The building of cities carries a negative connotation in the preamble to the Noah story for the same reason this was a problem with the Tower of Babel story. In the latter narrative, the tower, or the hubris to build it to the heavens, was not the problem God directly addresses. The whole bit about God having to take a closer look to even recognize it shows it as a matter of little consequence to him. If you look at the beginning of the story and its ending as literary bookends that capsulate the whole, you have humanity called by God to spread (his glory) throughout the world, but instead choose congregate, take the easier route, rely on one another in lieu of God. Don’t get me wrong, relying on one another is certainly a good, godly thing. But, in this case, it was the medium for defiance against the call to trust in God. At the end of the story, the tower still stands. God doesn’t destroy their tools or even their handiwork. What God does do is make sure they are unable to congregated for any useful reason. With language confused, they aren’t just unable to build a tower or make a any concerted effort in society building. And so God lovingly and gently guides them out of their hubris and gets them back to God’s story of humanity filling the earth.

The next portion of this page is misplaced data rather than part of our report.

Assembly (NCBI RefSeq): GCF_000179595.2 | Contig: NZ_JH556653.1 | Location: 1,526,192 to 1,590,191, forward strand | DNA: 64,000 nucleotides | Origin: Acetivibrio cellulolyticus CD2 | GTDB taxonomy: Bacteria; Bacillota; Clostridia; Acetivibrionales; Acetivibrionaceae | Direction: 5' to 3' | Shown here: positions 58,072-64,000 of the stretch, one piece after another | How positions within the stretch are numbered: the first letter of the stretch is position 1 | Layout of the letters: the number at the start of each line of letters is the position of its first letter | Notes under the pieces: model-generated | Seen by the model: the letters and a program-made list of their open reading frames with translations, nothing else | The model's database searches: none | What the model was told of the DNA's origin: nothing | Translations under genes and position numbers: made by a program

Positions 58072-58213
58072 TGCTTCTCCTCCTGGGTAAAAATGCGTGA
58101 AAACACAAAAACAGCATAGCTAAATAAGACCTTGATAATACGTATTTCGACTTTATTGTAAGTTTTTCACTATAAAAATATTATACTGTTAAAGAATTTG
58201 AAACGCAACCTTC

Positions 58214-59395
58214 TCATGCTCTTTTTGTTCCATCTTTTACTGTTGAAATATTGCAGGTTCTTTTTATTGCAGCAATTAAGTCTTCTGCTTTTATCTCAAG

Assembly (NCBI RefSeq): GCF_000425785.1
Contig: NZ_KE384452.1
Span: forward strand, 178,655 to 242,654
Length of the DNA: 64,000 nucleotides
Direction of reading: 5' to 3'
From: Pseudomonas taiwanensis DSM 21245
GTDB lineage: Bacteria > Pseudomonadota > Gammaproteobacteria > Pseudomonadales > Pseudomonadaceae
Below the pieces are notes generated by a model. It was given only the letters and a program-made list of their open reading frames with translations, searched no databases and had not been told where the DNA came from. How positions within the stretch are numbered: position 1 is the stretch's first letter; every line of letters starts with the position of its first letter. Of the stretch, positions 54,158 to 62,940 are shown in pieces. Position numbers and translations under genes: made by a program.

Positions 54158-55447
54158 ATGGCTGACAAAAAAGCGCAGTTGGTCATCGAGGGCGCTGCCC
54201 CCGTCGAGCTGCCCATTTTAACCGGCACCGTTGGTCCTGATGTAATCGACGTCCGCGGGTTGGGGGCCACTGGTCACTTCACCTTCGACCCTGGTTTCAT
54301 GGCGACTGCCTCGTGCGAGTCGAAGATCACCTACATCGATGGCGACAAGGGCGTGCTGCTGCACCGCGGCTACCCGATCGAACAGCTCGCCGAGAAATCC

It would seem that such society building and cities are not what God had in mind until his glory (that is, us) had finished spreading, as he saw fit, throughout the earth.

    As an aside, to note the difference between God’s approach with humanity in Noah’s day and that of the tower builders in Shinar. In his subsequent gentleness with the people of Shinar God was true to the covenant he made with Noah, when he laid down his weapon (a bow in the sky).


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About The Rev. Dr. Joelle Colville-Hanson

The Rev. Dr. Joelle Colville-Hanson has been Director for Evangelical Mission, ELCA for the Northeastern Iowa Synod since late 2013. Part of her job description is to help leaders and congregations use social media and other digital means for outreach and mission. She writes and edits this blog as well as runs the social media accounts for the synod.